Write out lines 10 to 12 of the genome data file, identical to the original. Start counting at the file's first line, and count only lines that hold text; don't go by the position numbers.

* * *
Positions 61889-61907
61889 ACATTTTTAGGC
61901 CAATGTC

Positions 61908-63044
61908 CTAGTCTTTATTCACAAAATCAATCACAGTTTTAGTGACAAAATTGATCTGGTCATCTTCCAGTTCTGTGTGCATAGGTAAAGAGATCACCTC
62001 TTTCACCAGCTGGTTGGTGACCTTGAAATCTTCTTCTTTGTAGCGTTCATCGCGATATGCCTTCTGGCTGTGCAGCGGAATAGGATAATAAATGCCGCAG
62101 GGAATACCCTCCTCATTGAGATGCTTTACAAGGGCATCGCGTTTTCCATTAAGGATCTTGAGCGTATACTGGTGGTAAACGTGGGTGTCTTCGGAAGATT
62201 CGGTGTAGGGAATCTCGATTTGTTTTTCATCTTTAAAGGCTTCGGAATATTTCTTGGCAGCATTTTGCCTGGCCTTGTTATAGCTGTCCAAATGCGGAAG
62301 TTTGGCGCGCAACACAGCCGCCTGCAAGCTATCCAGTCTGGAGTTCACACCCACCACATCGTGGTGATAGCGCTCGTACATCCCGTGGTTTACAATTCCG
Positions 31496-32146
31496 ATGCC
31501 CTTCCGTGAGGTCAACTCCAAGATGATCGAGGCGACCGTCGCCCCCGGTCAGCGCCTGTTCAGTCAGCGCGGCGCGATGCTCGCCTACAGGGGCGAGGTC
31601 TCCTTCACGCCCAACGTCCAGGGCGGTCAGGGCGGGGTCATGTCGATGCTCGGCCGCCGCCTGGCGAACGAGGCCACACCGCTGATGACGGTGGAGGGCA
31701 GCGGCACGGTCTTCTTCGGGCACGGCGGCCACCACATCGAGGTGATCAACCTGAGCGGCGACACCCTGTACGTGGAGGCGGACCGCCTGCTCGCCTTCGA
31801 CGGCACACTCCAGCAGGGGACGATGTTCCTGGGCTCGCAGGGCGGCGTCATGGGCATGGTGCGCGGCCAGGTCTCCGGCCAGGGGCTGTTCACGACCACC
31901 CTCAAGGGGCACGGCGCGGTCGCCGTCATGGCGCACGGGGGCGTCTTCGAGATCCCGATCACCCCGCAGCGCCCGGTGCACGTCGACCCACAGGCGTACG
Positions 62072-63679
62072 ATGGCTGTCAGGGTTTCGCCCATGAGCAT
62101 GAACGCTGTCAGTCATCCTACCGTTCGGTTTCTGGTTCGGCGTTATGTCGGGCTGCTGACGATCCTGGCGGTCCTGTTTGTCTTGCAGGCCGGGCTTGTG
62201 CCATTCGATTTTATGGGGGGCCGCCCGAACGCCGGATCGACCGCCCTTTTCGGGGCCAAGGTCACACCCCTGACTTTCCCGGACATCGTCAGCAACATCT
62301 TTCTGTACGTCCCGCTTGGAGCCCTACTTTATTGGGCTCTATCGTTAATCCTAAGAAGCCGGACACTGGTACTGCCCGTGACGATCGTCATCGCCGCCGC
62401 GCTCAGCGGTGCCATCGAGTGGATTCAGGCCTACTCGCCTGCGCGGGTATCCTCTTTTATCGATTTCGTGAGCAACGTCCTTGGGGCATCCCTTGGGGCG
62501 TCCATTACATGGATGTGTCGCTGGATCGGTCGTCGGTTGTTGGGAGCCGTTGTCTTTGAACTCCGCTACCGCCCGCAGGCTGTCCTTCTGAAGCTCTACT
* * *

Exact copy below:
Positions 31496-32146
31496 ATGCC
31501 CTTCCGTGAGGTCAACTCCAAGATGATCGAGGCGACCGTCGCCCCCGGTCAGCGCCTGTTCAGTCAGCGCGGCGCGATGCTCGCCTACAGGGGCGAGGTC